In any case, while Germany may benefit from the currency shift, it doesn't seem to help Japan. The similarity between the dollar's peak in the 1980s and the yen's 10 years later was spotted by BZW, which produced the chart on the right. BZW's argument is that the yen has further to fall, just as the dollar did, and that is probably right. But one could argue in addition that a falling yen has so far failed to stimulate Japanese exports and so increase domestic demand. The export sector in Japan is not really large enough, relative to the domestic economy, to effect overall demand much. Somehow the Japanese have to be persuaded to spend more of their money, create new businesses, be entrepreneurial, if they want more economic growth.
Looking ahead, it does seem that both the mark and the yen will remain weak for perhaps the next three years. What happens to the mark after that will depend on whether it exists at all when EMU goes ahead. The yen will, I suspect, remain somewhat weak well into the next century.
Meanwhile both countries will go through a restructuring of the tax and benefit systems to bring them much more into line with US and UK practice. In both countries the key to growth will be in service industries and small companies, and the more successful each is in accepting this, the less they will suffer. But there are profound cultural problems for both.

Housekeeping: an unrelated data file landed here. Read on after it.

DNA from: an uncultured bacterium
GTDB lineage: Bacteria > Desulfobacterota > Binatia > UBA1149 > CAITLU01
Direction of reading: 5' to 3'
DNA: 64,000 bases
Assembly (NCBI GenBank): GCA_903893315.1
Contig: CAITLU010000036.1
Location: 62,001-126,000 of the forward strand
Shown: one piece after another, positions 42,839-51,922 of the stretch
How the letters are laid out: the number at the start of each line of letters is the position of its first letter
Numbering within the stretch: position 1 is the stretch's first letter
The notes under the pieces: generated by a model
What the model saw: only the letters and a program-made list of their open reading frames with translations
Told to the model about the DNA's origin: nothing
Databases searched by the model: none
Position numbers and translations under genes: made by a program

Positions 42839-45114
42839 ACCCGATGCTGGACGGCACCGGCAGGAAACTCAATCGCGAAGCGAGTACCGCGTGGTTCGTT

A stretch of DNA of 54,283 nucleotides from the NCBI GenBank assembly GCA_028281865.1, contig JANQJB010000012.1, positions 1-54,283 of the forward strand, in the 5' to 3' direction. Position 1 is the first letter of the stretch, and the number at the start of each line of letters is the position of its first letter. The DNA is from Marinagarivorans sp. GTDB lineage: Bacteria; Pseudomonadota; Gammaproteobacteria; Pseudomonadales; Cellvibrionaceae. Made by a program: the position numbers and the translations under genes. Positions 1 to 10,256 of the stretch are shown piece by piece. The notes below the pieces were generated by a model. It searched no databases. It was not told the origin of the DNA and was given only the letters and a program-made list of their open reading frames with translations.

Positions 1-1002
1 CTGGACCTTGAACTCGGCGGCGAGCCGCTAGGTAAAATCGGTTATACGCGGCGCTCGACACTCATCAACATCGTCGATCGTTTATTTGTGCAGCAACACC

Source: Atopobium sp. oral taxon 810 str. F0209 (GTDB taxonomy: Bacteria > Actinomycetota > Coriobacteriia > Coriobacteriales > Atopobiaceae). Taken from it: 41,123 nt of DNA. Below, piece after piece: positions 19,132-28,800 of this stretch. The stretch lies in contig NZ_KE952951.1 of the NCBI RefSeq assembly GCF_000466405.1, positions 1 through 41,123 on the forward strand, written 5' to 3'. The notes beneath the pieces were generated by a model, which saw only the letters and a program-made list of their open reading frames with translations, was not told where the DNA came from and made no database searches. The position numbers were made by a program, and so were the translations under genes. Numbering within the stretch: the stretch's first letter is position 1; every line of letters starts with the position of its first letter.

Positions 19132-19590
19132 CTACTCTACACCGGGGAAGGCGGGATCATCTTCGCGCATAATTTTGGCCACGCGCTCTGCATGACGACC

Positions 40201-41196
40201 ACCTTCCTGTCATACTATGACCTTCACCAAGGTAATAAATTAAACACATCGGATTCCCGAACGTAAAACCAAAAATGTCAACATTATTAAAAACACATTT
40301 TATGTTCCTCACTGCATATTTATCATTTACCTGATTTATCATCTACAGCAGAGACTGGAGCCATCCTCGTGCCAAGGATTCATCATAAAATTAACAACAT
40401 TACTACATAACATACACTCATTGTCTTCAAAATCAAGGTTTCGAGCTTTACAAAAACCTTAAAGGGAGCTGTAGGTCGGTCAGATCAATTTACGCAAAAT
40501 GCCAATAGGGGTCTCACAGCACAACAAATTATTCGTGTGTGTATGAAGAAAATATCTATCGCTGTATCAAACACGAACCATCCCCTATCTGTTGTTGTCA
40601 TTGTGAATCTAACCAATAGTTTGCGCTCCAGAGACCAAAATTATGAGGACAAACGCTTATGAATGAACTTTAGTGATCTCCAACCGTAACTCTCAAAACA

In both cases what has worked in the past no longer works now. In Germany, as Chancellor Kohl now admits, the scale of change is so great that the Germans almost have to change their nature. In the case of Japan, the problem is that structural change has since the war been almost entirely "top down", with large companies being extraordinarily nimble at getting out of declining sectors and into growing ones. But future growth does not lie in large companies, and this will also need a different mindset.
So look this weekend for signs that the world's finance ministers welcome the stronger dollar, for their views do affect markets, and that will help consolidate the dollar's position. Expect, if that happens, sterling to continue to be pulled up with the dollar. It may even be that we will touch the old Dm2.90 rate against the mark, though that would cause ructions in British industry. But the really important things happening are not so much in the currency markets as in the mindsets of the German and Japanese opinion-formers. Both countries start from a much stronger position than Britain (and in a slightly different way, the US) did at the beginning of the 1980s, but in some ways the task they face is much the same.